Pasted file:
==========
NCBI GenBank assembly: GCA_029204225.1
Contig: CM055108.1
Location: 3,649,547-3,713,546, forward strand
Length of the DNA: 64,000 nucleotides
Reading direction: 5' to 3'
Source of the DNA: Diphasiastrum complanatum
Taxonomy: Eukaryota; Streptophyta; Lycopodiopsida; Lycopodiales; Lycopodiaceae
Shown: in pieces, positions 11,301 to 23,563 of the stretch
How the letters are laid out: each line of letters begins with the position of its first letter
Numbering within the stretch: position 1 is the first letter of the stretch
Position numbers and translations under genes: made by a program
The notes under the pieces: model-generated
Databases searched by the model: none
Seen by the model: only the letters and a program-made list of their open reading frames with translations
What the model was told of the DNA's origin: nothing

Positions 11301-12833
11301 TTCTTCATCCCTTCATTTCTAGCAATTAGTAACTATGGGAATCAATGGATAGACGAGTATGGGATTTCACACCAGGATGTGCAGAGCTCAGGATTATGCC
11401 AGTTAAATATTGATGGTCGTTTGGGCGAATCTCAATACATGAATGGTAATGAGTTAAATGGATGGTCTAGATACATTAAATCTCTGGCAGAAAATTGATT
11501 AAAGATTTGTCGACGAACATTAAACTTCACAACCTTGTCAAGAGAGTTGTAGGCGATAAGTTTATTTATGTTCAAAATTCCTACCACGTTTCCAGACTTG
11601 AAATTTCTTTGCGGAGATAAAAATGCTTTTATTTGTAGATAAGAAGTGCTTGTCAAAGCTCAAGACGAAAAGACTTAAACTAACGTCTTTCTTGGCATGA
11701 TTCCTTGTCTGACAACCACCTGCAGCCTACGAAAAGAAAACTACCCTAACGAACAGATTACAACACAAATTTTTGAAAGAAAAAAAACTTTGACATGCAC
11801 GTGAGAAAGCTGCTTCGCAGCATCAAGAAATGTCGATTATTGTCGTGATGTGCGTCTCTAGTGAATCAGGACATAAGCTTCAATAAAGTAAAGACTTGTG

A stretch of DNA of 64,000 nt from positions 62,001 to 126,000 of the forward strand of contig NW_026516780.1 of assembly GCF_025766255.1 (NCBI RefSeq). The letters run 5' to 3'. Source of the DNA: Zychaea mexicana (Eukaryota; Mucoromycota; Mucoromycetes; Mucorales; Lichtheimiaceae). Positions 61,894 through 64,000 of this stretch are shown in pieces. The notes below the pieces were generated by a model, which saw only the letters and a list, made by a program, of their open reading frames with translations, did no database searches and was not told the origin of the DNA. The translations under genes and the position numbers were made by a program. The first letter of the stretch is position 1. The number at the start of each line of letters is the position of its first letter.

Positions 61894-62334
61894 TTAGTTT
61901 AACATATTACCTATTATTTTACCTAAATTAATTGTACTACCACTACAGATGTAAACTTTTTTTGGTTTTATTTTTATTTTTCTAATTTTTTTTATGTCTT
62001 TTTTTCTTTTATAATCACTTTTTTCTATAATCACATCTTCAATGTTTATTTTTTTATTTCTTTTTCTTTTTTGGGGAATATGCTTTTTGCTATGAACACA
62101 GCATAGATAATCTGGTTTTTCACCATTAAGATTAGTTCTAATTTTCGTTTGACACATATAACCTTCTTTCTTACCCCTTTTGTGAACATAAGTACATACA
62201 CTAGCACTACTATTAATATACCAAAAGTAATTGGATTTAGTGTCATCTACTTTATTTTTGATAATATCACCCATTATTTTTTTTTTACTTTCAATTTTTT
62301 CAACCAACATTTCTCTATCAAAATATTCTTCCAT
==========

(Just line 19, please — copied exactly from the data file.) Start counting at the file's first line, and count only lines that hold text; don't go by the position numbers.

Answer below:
11501 AAAGATTTGTCGACGAACATTAAACTTCACAACCTTGTCAAGAGAGTTGTAGGCGATAAGTTTATTTATGTTCAAAATTCCTACCACGTTTCCAGACTTG